Friday, March 11, 2011

Following Motherly Instincts, Ignoring Voices of Judgement

Simply put, it just feels right. A mother's intuition truly can save her baby's life. Click here for an incredible story of a mom who follows her instincts, does everything the doctors told her she MUST NOT to do, and saved her baby's life!

When my daughter was first born, she was so tiny I couldn't imagine having her in the bed with me. I was scared we would crush her!  So she slept in a bassinet by the bed. I would wake up suddenly and jump to check on her, and rub her till she took a deep breath. I was sleep-deprived in a big way. My ear was constantly in tune to her breathing. Friends and family, even doctors told me to just move her out of the room so I couldn't hear her, and I'd finally get some sleep. I tried it briefly, but it was worse.

I would jump out of a deep sleep and run to her room, and rub her, I'd sit on the floor and listen to her breathing for hours. I am very aware that people saw me as a nervous mother. And I was. I had this nagging feeling that her breathing wasn't right. It was too fast, too fitful. I brought her back in the room, and started letting her sleep next to me after breastfeeding. After that, both of us started sleeping peacefully, finally. My husband would sometimes let her sleep skin to skin on his chest. I noticed that when they did this, her breathing and his were perfectly in-sync. He would take a deep breath, she would take a deep breath. Her breathing was rhythmic and peaceful, as long as she was close to us. I was sure that my daughter slept better on her stomach than her back, and had been laying her in the bassinet that way after she had cried so much on her back. But when she slept in the bed with me, she almost always pushed up to her side. Sometimes she faced her daddy, sometimes she faced me, but always she slept more soundly and breathed evenly.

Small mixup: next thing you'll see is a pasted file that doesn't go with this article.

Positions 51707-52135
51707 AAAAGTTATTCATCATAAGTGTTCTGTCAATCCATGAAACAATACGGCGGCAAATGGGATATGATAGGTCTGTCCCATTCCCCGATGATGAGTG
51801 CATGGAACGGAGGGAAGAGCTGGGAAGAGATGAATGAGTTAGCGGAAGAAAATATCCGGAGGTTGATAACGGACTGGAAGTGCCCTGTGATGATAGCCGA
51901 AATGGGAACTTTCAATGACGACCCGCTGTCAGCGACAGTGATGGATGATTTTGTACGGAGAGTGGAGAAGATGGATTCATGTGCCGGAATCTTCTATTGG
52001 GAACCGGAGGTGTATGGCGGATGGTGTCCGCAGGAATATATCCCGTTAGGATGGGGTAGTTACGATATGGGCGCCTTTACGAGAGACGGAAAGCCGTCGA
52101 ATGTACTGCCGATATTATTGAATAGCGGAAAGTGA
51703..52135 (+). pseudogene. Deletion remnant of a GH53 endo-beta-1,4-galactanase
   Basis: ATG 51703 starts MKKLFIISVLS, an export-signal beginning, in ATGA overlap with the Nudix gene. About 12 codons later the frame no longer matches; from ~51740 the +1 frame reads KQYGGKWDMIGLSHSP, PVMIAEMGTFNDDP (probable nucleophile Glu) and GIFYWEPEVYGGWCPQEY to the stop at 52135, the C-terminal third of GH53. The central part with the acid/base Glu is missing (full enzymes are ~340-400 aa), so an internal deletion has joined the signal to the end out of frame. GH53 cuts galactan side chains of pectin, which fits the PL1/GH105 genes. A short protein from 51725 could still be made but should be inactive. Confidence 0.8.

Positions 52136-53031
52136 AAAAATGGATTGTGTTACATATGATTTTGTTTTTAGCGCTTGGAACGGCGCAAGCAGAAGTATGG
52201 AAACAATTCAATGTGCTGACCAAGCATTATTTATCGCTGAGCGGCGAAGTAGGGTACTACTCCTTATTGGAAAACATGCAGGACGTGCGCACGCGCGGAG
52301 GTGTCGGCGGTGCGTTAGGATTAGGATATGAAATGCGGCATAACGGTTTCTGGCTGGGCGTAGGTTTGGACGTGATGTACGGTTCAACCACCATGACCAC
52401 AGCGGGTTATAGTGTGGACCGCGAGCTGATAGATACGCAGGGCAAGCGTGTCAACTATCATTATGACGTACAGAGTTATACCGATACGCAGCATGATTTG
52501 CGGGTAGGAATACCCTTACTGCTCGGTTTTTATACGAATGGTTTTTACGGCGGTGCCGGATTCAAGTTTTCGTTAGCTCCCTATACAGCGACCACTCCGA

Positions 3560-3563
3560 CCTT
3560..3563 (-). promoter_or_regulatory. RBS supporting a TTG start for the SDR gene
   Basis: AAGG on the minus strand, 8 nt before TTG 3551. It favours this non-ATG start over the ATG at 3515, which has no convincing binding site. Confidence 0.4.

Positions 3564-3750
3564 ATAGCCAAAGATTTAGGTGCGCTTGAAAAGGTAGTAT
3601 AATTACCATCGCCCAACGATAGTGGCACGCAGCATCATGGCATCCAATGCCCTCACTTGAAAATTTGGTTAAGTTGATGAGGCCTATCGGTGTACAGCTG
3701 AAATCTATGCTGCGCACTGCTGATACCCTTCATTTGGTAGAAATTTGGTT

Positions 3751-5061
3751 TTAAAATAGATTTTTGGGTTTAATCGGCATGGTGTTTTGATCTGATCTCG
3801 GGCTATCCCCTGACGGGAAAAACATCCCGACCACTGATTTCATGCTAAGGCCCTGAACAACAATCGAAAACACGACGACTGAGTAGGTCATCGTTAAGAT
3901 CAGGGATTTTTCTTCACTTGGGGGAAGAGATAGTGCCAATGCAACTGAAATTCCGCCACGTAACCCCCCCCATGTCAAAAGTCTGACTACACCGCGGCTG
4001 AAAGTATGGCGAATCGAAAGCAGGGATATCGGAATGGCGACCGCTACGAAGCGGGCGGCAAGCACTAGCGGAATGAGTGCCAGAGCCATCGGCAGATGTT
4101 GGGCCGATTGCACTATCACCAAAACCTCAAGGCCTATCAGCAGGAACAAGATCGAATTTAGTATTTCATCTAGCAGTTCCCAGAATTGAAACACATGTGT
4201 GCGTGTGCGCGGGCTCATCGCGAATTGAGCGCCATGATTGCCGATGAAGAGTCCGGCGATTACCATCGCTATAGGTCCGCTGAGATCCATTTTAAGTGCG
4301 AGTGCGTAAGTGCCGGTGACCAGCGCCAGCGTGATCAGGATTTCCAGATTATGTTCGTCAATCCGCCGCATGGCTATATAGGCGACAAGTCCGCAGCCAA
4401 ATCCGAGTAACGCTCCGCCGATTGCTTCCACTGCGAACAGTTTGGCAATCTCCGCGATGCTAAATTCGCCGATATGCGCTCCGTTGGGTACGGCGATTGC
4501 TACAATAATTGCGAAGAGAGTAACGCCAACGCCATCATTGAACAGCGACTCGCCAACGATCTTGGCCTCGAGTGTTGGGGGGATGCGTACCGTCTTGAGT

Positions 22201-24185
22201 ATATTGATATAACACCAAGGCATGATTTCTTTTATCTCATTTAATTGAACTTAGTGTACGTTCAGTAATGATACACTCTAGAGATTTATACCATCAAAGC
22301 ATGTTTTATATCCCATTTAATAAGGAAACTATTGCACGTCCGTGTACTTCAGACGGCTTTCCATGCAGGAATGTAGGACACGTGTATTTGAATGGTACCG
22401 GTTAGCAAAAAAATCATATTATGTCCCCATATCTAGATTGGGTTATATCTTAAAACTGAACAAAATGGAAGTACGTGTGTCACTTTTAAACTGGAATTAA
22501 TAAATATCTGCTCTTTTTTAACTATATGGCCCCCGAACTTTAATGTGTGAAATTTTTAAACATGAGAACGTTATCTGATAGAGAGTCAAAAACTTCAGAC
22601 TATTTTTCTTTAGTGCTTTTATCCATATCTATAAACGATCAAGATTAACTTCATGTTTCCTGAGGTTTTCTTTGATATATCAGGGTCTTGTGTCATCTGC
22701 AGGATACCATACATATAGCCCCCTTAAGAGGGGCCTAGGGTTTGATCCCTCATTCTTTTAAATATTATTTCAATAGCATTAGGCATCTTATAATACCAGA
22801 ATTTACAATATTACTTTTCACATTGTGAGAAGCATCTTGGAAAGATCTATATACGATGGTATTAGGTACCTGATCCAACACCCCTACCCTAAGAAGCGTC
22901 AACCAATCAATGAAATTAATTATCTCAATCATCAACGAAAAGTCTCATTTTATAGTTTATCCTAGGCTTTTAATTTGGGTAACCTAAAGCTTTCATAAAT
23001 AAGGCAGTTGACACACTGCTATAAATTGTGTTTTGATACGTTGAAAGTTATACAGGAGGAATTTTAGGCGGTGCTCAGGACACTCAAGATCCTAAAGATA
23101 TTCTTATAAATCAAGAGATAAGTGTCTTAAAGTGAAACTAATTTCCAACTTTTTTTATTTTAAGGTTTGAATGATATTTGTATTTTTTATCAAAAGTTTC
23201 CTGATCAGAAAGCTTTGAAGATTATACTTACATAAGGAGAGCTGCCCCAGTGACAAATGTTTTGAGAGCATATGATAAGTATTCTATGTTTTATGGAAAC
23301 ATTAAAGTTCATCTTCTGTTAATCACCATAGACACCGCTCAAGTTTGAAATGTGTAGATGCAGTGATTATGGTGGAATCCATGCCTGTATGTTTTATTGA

My night-fears subsided. This was the answer for us. I would wake along with her, and easily slip back into sleep after her needs were met. I wore her in a sling during the day, didn't let her cry, and carefully nurtured her every need.  She thrived, gained weight, and was a happy, strikingly beautiful little spirit.

From the time she was 3 months old, whenever we had a problem, concern, any struggle we went through, everyone I went to for advice told me the same thing. "Get her out of your bed room." I thumbed my nose at them and said, I don't believe that's the answer. They said, "you and your husband will not be able to connect." We connected more, in our mutual bond with her. They said, "you won't get any sleep." We got more sleep. They said, "She will think she's not okay if she can't see you." "Your relationship will not be sound." "She will be unable to self-soothe." "She will not mature emotionally." "You are holding her back out of YOUR need to be close to her." "She will be insecure." "She will be spoiled." Oh yes, I heard it all. Still, I did not budge. I am glad I didn't. If you want to know more about co-sleeping, and the scientific research surrounding it, click here.

10 months